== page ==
Putting Natives to work as slaves in his gold mines, Columbus also sold sex slaves to his men -- some as young as 9. Columbus and his men also raided villages for sex and sport (ICTMN).
Tricycle: The Buddhist Review
...Cuneo further notes that he himself took a beautiful teenage Carib girl as his personal slave, a gift from Columbus himself, but that when he attempted to have sex with her, she "resisted with all her strength." So, in his own words, he "thrashed her mercilessly and raped her."

While Columbus once referred to the Taino Indians as cannibals, a story made up by Columbus -- which is to this day still taught in some US schools -- to help justify his slaughter and enslavement of these people. He wrote to the Spanish monarchs in 1493: "It is possible, with the name of the Holy Trinity, to sell all the slaves which it is possible to sell... Here there are so many of these slaves, and also brazilwood, that although they are living things they are as good as gold."

Columbus and his men also used the Native Taino as sex slaves: It was a common reward for Columbus' men for him to present them with local women to rape. As he began exporting Taino as slaves to other parts of the world, the sex-slave trade became an important part of the business, as Columbus wrote to a friend in 1500:

"A hundred castellanoes (Spanish coins) are as easily obtained for a woman as for a farm, and it is very general and there are plenty of dealers who go about looking for girls; those from nine to ten (years old) are now in demand [to sell to white child molesting rapists who think nothing of enslaving human beings, or to regard them as animals, or to have sex with animals from the shame they are taught by their Eurocentric Judeo-Christian upbringings and the perversion of anything Jesus ever taught]." More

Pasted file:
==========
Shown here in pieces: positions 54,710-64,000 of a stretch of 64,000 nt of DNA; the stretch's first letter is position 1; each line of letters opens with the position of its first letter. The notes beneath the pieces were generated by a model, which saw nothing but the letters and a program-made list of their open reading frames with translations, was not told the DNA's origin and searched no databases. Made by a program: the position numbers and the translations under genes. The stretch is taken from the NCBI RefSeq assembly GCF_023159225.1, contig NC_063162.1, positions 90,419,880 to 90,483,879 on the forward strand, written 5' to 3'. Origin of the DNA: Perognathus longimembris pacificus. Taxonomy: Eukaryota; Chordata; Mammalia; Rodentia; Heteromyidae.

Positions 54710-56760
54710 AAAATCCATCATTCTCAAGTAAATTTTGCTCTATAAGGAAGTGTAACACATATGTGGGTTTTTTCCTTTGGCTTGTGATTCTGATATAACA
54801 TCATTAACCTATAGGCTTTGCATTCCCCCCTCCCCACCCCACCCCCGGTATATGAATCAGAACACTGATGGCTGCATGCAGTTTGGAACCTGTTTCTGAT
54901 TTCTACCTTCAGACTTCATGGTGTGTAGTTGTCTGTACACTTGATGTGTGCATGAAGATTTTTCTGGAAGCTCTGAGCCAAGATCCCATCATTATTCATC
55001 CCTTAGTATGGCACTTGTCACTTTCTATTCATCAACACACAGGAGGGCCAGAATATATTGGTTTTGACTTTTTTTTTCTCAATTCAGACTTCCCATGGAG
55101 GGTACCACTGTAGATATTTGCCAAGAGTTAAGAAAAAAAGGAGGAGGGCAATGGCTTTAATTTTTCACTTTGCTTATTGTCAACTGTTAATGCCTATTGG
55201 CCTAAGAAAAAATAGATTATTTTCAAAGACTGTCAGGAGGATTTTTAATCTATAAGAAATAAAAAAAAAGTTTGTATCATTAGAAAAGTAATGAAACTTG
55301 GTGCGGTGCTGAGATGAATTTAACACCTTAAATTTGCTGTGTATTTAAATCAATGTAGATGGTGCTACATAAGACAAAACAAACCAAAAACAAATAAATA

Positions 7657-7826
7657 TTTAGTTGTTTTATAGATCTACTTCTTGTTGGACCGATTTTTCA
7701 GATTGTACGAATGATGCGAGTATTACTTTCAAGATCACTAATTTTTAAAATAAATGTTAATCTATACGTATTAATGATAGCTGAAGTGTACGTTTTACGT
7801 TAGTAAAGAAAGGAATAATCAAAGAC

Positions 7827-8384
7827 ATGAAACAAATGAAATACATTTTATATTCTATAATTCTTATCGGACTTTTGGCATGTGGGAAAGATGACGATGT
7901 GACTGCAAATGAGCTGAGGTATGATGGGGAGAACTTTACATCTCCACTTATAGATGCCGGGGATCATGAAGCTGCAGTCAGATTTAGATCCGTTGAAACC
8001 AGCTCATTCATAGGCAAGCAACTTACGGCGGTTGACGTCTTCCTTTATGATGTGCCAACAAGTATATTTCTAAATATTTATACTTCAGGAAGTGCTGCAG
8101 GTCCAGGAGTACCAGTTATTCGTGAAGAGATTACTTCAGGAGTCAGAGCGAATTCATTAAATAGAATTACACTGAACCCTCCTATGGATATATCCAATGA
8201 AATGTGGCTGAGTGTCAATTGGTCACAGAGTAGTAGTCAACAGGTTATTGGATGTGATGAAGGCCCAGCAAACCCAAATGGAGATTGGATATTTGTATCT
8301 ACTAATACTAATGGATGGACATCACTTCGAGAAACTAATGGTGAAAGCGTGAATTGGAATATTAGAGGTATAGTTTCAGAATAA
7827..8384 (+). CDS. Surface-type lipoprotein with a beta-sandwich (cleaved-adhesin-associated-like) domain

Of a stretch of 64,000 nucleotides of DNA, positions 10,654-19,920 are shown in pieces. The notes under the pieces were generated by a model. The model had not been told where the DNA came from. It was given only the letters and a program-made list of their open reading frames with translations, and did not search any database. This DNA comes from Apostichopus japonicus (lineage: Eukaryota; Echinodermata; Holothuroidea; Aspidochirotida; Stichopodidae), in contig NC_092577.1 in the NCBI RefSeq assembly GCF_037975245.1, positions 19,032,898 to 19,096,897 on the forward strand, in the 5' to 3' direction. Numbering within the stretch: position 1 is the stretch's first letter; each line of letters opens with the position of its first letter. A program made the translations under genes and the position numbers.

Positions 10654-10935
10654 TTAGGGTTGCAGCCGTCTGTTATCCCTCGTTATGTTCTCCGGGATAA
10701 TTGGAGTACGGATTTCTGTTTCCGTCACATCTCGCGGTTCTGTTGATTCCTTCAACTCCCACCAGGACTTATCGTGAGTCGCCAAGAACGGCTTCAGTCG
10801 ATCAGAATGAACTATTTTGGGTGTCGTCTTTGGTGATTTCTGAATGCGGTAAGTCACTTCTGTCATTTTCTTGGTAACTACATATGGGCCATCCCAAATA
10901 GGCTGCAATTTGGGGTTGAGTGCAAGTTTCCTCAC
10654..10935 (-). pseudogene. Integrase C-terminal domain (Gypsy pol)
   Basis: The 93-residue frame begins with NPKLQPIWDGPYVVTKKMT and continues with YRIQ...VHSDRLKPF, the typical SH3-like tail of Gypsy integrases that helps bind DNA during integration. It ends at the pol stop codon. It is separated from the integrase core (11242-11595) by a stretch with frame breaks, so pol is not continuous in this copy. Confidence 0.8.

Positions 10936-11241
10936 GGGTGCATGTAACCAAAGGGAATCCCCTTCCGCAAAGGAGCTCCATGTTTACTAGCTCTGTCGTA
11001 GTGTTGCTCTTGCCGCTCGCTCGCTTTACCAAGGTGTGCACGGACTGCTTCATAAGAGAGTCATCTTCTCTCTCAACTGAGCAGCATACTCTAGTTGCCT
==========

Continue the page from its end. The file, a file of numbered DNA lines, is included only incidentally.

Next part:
Occupy Together

And in another case of American occupation, one not quite as old but perhaps as controversial, Occupy [] Wall Street has spread to 1,453 cities, according to Occupy Together. (More about OWS at

As the 99% assert themselves all over America and the world, Zenju Earthlyn Marselean Manuel has written a beautiful post on her website, "Un-Occupy the Land," about the need to un-occupy instead. She writes:
I am feeling the need to un-occupy. To un-occupy would be to let go of possession[s], to let go of taking over, without knowing what such a mind/heart will lead us to. I am not saying to not protest -- we must. After all, it is money we all earned [that has been stolen from us by Wall Street bankers and the military-industrial complex]. But can we act differently than the money-handlers, to not take. If it were 'Un-occupy Wall Street' everyone would have to go.
And this is the over-arching question -- How can we un-occupy this land we have over-occupied? More

1 comment:

Godozo said...

I have a theory about Columbus day: That Columbus wasn't the one who discovered the Americas but part of the LAST wave of people to discover the Americas. There have been plenty of discoveries – Japanese, Chinese, Africans, Polynesians, Carthaginians, Irish, Vikings, etc.; but it was Columbus, Amerigo Verspucci and the wave that came along with them that has (so far) kept the American Continent known (from a Eurasian perspective).